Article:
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Part Two in a Five-Part Series
Have you ever had the opportunity to watch the construction of a large building? The daily progress from foundation to top floor is truly amazing, and if you’re like me, you wonder “how does it all happen?” The answer: it takes a lot of planning.
The Planning Phase
A complex construction job clearly requires planning in excruciating detail to orchestrate materials and manpower. Inadequate planning can result in waste, delays and a shoddy end-product.
Building an effective management system is equally dependent on executing a strong planning phase. This article is the second of five that describe how to build such a system in your organization.
The planning stage is arguably the most important step in any large-scale project. If you fail to plan properly, everything else will likely follow this failure.
Just as a construction contractor wouldn’t dare start ordering materials or pounding nails without a plan, your firm must avoid moving too quickly into the actual development phase of writing procedures that are the basis of an effective management system.
Using the construction analogy, the first step is typically a survey of the parcel of land on which to construct your building. You’ll examine such conditions as utilities, roads, property grade and soil. In a management system development project, we call this step a GAP Analysis, because it articulates what the “gap” between current reality in your organization and your stated objectives. Recall that the objectives and measurable effectiveness criteria were established in Phase I – Discovery.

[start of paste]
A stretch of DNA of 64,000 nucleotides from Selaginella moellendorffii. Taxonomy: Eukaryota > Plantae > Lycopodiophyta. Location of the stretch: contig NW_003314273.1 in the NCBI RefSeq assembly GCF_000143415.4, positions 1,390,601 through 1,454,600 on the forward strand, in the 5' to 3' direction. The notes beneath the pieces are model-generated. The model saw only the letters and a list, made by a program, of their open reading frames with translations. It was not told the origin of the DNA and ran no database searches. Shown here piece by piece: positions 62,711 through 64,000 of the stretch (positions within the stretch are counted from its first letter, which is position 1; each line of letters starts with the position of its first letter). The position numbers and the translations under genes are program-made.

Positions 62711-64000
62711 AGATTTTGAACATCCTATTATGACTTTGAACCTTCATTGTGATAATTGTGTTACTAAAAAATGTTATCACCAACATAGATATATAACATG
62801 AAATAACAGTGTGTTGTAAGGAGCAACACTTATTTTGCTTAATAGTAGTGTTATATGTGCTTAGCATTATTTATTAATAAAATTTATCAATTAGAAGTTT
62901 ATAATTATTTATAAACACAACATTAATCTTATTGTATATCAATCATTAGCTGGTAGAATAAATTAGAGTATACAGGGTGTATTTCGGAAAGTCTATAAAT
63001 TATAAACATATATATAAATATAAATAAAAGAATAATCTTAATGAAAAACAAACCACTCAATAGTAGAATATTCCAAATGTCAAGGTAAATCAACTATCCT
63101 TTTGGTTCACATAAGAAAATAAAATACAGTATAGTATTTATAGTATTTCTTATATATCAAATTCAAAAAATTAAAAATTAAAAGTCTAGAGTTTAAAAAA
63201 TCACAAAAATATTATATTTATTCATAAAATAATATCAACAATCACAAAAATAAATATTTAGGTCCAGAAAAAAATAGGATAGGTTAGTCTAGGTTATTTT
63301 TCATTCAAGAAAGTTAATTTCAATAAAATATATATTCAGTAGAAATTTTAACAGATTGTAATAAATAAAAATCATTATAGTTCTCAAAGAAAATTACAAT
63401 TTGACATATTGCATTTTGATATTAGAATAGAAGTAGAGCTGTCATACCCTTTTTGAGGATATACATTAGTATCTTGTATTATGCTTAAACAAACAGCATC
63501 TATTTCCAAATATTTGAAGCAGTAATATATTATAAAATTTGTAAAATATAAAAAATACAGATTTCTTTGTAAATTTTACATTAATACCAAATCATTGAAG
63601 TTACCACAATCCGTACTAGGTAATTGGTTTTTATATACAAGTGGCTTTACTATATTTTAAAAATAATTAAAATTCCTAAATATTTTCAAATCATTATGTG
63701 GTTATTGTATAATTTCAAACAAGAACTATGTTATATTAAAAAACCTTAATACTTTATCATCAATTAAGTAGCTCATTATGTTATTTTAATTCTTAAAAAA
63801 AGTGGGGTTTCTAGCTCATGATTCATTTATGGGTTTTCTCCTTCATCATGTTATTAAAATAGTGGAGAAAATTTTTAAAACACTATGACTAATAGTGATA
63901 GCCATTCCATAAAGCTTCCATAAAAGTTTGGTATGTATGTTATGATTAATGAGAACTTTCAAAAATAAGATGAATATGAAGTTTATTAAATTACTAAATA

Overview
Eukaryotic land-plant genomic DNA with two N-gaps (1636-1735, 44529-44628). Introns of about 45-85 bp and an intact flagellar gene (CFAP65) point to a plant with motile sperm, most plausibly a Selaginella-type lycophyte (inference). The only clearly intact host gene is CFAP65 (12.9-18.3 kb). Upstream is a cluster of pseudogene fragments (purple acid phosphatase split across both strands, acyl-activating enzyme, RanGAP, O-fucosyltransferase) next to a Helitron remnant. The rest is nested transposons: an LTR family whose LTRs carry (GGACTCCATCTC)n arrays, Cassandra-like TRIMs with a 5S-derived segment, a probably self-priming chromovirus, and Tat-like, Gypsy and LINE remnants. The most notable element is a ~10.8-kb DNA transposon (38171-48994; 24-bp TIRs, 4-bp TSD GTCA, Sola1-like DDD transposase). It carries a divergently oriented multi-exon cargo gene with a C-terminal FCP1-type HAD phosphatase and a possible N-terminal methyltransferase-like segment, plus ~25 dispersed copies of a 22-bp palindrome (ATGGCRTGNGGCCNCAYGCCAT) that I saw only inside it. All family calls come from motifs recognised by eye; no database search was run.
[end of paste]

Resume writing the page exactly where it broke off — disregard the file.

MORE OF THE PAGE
The results of the Gap Analysis are used as inputs to produce a project plan.
Planning the Project
The Project Plan details the materials and tools that will help management control the project as well set budgets and schedules. Most of us are familiar with the components necessary to manage the conversion of a bare piece of land into the architect’s vision: drawings, bids, permits, contracts, work orders, and inspections. But what is required to develop a management system?
- Project roles and responsibilities
- Organization chart
- Activities, resources, dates
- Reviews structure
- Status reports
- Document control and format
- Process map
- Compliance requirements
- Training, implementation, testing and audit plans
Review the Process Map
Before concluding the Planning Phase, a review is conducted of each component with emphasis on the process map and effectiveness criteria to ensure alignment with identified organizational goals. This check will help eliminate project drift in the coming phases.
The Planning Phase takes from 2-4 weeks. Next week, let’s take a look at the Developent Phase.